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Recent Success Stories

Script Pipeline Screenwriting Contest finalist Matt Altman sold his sci-fi/action spec Sam & Liz: A Killer Love Story to Relativity Media.

Previously, Matt had signed with with APA and Parallax Talent Management, and in October 2014, he and co-writer David Matalon sold their feature script The Feud to Vandal Entertainment. Matt placed in the 2010 Pipeline competition with the action/thriller Dangerous Waters.

2015 Pipeline Fellowship

The Pipeline Fellowship offers writers an ongoing, exclusive opportunity to receive a one-year mentorship with Script Pipeline and industry professionals. Unlike our competitions, we’re not looking for a single great script–we’re searching for those who possess the most potential to launch a writing career and are dedicated to the intensive process of improving as a writer.

Once selected, Pipeline Fellows receive continuous mentoring with Script Pipeline staff, in addition to several personal consultations with screenwriter Will McCormack (Toy Story 4) and Pipeline co-founder Dave Kline. At the end of the Fellowship period, writers will be introduced to producers, managers, agents, and other influential representatives.

We select a minimum of four Fellows, and there is no maximum number of selectionsApplicants may submit up to two different projects, screenplays or TV pilots. As the review process is on-going, Fellows are notified of their selection immediately, prior to the December 15th deadline.

Submit Your Application

Sisyphus

When Is Your Screenplay Finished?

By Matt Misetich

Rather than spur a micro-analyzed philosophical debate impossible to win, allow me to first clarify: the process of writing a screenplay does end.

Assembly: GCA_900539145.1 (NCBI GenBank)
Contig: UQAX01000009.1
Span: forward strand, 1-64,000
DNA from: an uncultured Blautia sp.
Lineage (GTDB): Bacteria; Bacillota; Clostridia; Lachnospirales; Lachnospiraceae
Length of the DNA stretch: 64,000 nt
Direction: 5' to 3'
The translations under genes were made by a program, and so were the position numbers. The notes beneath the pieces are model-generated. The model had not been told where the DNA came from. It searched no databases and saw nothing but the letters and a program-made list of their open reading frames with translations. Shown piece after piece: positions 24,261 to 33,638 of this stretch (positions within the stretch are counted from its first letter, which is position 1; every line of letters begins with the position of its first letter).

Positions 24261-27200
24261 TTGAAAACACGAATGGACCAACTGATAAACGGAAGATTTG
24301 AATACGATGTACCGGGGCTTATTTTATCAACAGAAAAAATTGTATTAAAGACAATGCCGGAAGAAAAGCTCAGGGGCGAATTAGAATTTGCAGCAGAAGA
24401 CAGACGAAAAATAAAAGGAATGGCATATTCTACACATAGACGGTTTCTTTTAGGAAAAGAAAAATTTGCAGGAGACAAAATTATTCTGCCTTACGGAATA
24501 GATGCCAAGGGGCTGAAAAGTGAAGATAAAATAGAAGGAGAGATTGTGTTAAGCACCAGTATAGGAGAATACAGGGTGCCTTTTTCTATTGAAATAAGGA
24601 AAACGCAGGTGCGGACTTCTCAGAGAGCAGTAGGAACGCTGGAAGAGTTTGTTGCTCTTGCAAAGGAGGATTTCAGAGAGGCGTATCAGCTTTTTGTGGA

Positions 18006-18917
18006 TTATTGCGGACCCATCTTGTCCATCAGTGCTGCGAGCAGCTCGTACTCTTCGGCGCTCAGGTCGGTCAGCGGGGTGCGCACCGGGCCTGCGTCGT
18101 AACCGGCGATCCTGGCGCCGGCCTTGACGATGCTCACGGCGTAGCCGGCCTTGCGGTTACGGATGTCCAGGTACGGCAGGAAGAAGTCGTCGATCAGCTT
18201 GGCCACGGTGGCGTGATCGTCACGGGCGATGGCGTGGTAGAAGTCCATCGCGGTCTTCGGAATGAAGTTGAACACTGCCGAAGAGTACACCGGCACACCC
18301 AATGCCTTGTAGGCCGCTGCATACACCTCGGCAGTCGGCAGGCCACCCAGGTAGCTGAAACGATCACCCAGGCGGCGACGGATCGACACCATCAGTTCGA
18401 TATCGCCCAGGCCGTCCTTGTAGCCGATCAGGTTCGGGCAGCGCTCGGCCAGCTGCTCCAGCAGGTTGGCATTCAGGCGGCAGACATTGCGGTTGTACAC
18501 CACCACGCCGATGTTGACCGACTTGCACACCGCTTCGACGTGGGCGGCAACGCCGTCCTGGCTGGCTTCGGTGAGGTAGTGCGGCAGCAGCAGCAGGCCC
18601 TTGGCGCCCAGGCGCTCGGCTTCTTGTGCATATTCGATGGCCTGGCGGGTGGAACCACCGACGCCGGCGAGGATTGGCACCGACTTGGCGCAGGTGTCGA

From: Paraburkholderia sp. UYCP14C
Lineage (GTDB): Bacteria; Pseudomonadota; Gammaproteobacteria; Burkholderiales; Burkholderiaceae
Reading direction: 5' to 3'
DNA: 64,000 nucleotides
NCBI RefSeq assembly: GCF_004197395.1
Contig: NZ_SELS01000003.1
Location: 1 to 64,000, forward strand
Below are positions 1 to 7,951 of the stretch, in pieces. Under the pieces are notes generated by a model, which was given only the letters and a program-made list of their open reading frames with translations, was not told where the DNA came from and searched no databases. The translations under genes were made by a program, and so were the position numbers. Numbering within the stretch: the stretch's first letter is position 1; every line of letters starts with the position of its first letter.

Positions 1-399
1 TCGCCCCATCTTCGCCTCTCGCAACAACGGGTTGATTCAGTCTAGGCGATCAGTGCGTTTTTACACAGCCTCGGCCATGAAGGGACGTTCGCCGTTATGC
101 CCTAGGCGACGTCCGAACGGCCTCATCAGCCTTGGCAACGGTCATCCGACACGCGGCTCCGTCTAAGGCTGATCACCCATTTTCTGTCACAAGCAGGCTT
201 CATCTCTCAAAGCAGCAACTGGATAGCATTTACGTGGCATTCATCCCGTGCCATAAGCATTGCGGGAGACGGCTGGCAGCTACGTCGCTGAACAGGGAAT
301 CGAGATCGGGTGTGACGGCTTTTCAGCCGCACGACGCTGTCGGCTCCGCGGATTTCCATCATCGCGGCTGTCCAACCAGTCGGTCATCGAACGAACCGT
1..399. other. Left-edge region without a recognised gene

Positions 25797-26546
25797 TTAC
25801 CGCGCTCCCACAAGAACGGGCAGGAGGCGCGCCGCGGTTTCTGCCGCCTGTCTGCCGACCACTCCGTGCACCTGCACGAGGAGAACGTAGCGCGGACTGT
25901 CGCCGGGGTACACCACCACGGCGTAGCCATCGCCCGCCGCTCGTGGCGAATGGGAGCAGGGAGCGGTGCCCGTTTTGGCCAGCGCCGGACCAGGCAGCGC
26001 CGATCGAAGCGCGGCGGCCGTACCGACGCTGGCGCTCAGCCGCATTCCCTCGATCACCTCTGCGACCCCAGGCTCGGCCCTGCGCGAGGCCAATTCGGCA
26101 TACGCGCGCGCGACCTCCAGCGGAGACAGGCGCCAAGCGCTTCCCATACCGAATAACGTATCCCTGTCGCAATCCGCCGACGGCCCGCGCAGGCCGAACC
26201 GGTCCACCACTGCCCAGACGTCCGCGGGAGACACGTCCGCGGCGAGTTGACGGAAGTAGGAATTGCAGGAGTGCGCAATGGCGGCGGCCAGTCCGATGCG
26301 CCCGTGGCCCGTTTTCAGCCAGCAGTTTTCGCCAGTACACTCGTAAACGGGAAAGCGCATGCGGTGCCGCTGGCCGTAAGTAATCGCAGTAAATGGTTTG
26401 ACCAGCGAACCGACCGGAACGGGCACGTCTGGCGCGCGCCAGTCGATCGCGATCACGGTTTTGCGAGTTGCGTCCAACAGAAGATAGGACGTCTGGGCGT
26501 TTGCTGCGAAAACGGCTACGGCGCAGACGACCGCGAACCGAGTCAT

Because it has to.

A protege of Mario Puzo isn’t locked up in some Bronx basement still writing The Godfather in an eternal, Sisyphean loop of infinite futility. It was written, it was produced, and it was released. Script done. The End. Or “fin,” if you’re into that sorta thing.

This whole “you’re never done writing a screenplay!” nonsense is nothing more than buzzy seminar filler and pseudo-screenwriting advice to arouse, I guess, comradery amongst writers. But it’s easy for some to take this claim literally and sit stoic on the fallacy that no matter what they do, they haven’t “finished” their script. It’s one of the easiest ways to spoil a sense of accomplishment. 

So they edit, rewrite, tweak, polish. . . usually without professional guidance, erroneously making an educated guess at what needs work, and sometimes executing so many revisions they end up with nary a semblance of what was probably a pretty decent script to begin with. And the rewrites continue. They become. . . .

Read the full article

The Jetsons

January 2015 Script Sales